So, it’s been about a month since I embarked on my ethanol fuel journey. I’ve gotten enough data points to be really confusing really quickly. However the app on my phone wonderfully keeps track of miles, gallons, prices and makes nice graphs. So…I’ll just use the graphing in my FuelLog app on my phone to show the trend, which is downward as expected, but not nearly as much as the internet would suggest.

## Methodology

First I started by filling up with E15, after a couple days of no problems and monitoring **Long-Term Fuel Trim**, I saw that my LTFT which normally runs around -8% was at -3%, not bad and it ran good. In an ideal environment LTFT should be 0.0%, or exactly at design parameters. Most vehicles actually run a bit negative, meaning the real world fuel metering is less than ‘design parameters’, and as carbon build up, engine wear and such become factors the trend is towards 0.0%. A LTFT number that is positive indicates the engine management is adding extra fuel, above design parameters to achieve a proper air to fuel ratio and clean emissions. Once the LTFT goes too high, the Check Engine light comes on and a Fuel Metering Lean diagnostic trouble code is set; what that limit is varies from vehicle to vehicle.

During the interim I have been reading more anecdotal evidences on the internet of people like myself that have decided to experiment with alcohol fuel. There was a handful of doom and gloom, ‘alcohol will destroy your vehicle’, then a handful of people with non-Flex-Fuel vehicles that ran straight E85 for 100,000 plus miles with no problems whatsoever. These were the outliers, the extreme ends. Most ran a mix that performed acceptably well, with reasonable fuel economy.

## The Experiment Begins

So I began topping up every day or two with E85 and driving with Torque running to monitor LTFT. With each fill-up the LTFT kept inching upward into the positive range. Finally at 17.3% the DTC P0171 – Fuel Metering Too Lean code was stored. I was also noticing that at wide open throttle, with the emission system falling into Open Loop, the engine power was down. Backing out of the throttle put the emission system back into Closed Loop and power increased. At this point I collected a sample and tested it with the shop’s fuel sobriety tester and found it to be 60% ethanol. I topped up with E10 and reset the Powertrain Contol Module with Torque, a second fuel sample was drawn and tested out at 35%. I ran out this tank without incident.

## A Mixture I Can Live With

Happily if you mix equal amounts of E15 and E85 you will arrive at a 50% ethanol mix. I generally buy 11 to 12 gallons of fuel if I wait until the low fuel light comes on to fill-up. So the plan was to put in 5.5 gallons of E85, then fill up with E15. On my first attempt at this I ended up putting in 7 gallons of E15 and by my math I had a mix of 43% which ran with no problems. The second tank I decided to go heavier on the E85 and topped up with a calculated blend of 53% mixed with a few gallons of the 43%, so I’m probably close to 50/50 at this time.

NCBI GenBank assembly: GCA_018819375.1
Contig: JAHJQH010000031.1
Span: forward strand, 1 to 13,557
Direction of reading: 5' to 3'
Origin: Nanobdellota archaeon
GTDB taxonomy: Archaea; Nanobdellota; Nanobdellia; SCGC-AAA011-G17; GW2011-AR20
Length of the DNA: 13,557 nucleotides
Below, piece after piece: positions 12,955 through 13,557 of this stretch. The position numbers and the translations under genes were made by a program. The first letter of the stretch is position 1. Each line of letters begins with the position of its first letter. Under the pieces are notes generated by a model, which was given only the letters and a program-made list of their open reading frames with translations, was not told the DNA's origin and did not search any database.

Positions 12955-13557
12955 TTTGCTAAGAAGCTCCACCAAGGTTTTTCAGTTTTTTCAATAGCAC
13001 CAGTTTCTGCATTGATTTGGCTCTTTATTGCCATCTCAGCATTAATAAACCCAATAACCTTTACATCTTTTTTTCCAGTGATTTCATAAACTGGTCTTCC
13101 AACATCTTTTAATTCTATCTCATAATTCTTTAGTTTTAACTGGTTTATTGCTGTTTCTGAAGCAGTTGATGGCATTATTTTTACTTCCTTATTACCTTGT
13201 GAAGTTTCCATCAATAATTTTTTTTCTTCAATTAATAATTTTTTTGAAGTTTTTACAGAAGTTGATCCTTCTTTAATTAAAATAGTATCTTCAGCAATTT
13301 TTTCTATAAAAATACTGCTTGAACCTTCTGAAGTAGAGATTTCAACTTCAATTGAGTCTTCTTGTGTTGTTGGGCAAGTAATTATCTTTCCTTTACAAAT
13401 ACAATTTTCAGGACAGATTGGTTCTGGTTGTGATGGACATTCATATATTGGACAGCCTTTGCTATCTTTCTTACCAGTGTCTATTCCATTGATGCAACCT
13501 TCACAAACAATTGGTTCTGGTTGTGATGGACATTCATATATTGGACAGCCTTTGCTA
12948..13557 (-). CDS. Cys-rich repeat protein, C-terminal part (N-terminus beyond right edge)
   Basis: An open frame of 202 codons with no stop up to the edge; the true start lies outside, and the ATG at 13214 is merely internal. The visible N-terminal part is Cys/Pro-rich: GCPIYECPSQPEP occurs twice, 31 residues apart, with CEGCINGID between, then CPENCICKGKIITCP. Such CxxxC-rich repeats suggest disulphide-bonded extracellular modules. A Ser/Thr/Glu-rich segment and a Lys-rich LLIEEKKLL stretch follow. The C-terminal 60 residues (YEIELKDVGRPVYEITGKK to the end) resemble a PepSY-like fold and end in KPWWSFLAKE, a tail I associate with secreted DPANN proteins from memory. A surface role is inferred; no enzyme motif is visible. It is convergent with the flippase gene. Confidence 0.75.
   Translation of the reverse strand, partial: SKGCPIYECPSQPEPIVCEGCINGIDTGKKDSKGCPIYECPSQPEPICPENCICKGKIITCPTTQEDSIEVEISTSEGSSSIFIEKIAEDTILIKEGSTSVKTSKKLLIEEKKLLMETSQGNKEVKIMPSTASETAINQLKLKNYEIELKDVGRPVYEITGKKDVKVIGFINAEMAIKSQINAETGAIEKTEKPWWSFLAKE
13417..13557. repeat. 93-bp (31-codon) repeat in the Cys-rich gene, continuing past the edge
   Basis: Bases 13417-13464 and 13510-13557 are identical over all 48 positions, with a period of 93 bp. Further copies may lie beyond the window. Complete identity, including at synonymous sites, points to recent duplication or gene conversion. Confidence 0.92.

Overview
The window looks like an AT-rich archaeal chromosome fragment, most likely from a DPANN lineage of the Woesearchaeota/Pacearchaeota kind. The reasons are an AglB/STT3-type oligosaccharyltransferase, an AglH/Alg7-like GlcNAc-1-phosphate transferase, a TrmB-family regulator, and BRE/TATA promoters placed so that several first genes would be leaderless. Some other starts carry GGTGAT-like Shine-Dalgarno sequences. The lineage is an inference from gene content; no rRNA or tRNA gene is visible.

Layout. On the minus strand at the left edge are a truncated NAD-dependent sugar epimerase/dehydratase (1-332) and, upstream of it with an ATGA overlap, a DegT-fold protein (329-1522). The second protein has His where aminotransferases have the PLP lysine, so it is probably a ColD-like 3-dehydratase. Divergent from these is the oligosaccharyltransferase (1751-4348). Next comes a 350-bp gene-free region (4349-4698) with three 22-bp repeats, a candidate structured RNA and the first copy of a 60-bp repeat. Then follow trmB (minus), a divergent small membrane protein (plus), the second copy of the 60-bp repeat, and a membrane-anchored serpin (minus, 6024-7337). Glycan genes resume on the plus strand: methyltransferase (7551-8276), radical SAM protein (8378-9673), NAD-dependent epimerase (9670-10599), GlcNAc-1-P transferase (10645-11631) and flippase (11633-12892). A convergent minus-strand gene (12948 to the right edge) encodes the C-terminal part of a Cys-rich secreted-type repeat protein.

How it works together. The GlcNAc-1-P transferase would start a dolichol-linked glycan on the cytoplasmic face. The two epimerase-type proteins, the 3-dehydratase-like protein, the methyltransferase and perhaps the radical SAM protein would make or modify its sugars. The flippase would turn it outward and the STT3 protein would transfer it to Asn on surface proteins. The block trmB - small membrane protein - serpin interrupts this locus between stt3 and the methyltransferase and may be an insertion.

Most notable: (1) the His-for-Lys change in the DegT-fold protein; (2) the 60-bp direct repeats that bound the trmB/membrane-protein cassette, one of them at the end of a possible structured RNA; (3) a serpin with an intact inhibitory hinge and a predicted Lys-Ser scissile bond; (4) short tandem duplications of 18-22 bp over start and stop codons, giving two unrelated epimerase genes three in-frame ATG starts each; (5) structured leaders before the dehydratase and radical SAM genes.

Over time I typically pumped 6 gallons of E85 first, then filled the rest of the way up with E15. My method for determining precentages is this. I add the gallons of E85 and E15 together, for example 5.519 gallons of E85, plus 6.661 of E15, equals 12.129 total gallons. Now I divide 5.519 E85 gallons by 12.129 gallons total; the result is 0.4550 or 45.5% ethanol.

The average I’m shooting for is 50%, so the next fill-up, knowing I have a couple gallons of lower than desired mix in the tank I put in 7.031 gallons of E85 and filled up the rest of the way with 5.491 of E15. Using the same formula, 7.031 plus 5.491 equals 12.522 total gallons. Dividing 7.031 by 12.522 equals 0.5614 or 56.1%.

## The Results

So…the graphing says that I am losing a little less than 1 mpg using a 50% ethanol blend. With a little fuzzy math looking at the chart I’ll say 20.5 mpg with E10 and 19.5 mpg with mixed fuel. So…am I saving money?

The simplest way I know to figure this is to take the total number of miles driven during this test 2,774, divide by a statistical 19.5 mpg for mixed fuel and 20.5 for E10 standard fuel and multiply both those figures by today’s prices. For the mix price I will use the average of today’s E15 and E85, because I was shooting for 50% anyway.

2774/20.5×2.17= **$296.34**

2774/19.5x(1.87+2.07/2)= **$280.25**

So yes, I did save $16 over the last month of testing. That number isn’t exact because of price fluctuations. Instead of diving into the minutiae of whether to calculate average daily price, actual price and so forth I chose to use current price, it’s close enough and compares the current price environment.

## Conclusion

I will probably continue to use a 50% blend. One of my stated goals in the last post was to reduce dependence on foreign oil, put U.S. farmers to work supplying fuel instead of paying those that hate us and fund terrorism.

Is this for everyone? No. Few people have the ability to accurately test their fuel’s sobriety, or access their vehicle’s data stream to make concise decisions. They are not a geek like me is what I’m saying. But it does illustrate that fairly modern vehicles will tolerate well in excess of the 10% the manufacturers warn against exceeding. I think it would be advantageous for manufacturers to produce more Flex-Fuel vehicles to reduce foreign oil dependency. I still do not know what the long term affects on my fuel system will be, but anecdotally modern vehicle fuel pumps wear well, modern fuel lines and seals are alcohol, or at least ethanol tolerant. We have seen no alcohol related failures in the Acura/Honda shop I work at on late model cars.

If you have the means of testing, aggregating data and are willing to take a risk, by all means go at it.

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